Pilot of Hiroshima bomber dies
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Author:  Catherine [ Thu Nov 01, 2007 5:27 pm ]
Post subject:  Pilot of Hiroshima bomber dies

Pilot of Hiroshima bomber dies

The pilot of the plane that dropped the first atomic bomb, devastating Hiroshima during World War II, died Thursday in his Ohio home, a spokesman said.

Paul Warfield Tibbets, Jr. flew a B-29 bomber called the Enola Gay which dropped the 9,000 pound bomb dubbed "Little Boy" on August 6, 1945.

"If Dante had been with us on the plane, he would have been terrified," Tibbets once said.

"The city we had seen so clearly in the sunlight a few minutes before was now an ugly smudge. It had completely disappeared under this awful blanket of smoke and fire."

Tibbets was just 30 when he piloted the plane named after his mother. Decades later, he said he never regretted dropping the bomb despite the devastating toll.

"That's what it took to end the war," he told the Columbus Dispatch in 2003. "I went out to stop the killing all over."

Author:  Channel Zero [ Sun Nov 04, 2007 8:55 pm ]
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He went to his death bed believing a lie, saying "... he never regretted dropping the bomb despite the devastating toll."

It's too bad he didn't die of radiation sickness. Then they could have asked if his suffering was worth what he had done.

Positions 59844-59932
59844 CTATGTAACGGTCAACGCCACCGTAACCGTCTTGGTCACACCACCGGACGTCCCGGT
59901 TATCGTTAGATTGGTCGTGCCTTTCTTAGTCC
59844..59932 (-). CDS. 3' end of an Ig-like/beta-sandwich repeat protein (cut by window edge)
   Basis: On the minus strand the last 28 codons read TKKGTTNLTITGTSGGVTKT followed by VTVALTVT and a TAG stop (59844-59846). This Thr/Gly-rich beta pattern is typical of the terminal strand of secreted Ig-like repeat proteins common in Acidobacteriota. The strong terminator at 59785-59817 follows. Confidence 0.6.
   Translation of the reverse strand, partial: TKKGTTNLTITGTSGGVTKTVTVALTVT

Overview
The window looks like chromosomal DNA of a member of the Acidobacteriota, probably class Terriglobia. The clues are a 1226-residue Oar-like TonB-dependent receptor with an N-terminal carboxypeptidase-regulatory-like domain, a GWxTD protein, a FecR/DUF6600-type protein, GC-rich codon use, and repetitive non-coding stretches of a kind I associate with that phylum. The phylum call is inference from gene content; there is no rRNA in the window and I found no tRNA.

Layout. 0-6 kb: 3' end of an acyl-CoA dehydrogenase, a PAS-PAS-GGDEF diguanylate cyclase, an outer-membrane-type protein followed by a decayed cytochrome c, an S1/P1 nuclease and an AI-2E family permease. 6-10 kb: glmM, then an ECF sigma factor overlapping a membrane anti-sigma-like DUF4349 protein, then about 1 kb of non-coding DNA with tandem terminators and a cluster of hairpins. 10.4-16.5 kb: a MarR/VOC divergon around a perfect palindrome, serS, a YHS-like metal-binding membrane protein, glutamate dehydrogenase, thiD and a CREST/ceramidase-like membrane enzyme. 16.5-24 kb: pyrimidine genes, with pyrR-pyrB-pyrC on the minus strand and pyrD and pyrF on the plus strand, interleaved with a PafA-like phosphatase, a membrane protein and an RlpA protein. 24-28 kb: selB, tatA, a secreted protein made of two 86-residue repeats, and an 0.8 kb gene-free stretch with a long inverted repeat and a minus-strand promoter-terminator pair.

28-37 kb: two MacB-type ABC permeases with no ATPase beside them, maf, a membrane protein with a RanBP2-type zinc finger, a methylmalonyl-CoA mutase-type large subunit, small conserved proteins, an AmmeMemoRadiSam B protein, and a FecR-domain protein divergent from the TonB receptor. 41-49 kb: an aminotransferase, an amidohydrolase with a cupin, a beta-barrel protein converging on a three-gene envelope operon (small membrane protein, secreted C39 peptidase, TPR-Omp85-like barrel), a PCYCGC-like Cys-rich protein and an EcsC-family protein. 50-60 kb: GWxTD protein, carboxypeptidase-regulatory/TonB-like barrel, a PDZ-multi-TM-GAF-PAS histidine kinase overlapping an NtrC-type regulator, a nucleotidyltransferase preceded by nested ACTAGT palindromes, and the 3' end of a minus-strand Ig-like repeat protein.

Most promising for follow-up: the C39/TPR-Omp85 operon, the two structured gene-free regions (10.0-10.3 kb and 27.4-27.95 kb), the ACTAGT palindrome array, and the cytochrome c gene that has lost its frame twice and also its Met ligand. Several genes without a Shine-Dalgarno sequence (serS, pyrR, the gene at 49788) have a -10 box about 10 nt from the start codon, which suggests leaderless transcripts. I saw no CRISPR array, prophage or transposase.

Author:  Catherine [ Sun Nov 04, 2007 9:11 pm ]
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Tibbets' role in the bombing brought him fame - and infamy - throughout his life.
In 1976, he was criticized for re-enacting the bombing during an appearance at a Harlingen, Texas, air show. As he flew a B-29 Superfortress over the show, a bomb set off on the runway below created a mushroom cloud.
He said the display "was not intended to insult anybody," but the Japanese were outraged. The U.S. government later issued a formal apology.
Tibbets again defended the bombing in 1995, when an outcry erupted over a planned 50th anniversary exhibit of the Enola Gay at the Smithsonian Institution.
The museum had planned to mount an exhibit that would have examined the context of the bombing, including the discussion within the Truman administration of whether to use the bomb, the rejection of a demonstration bombing and the selection of the target.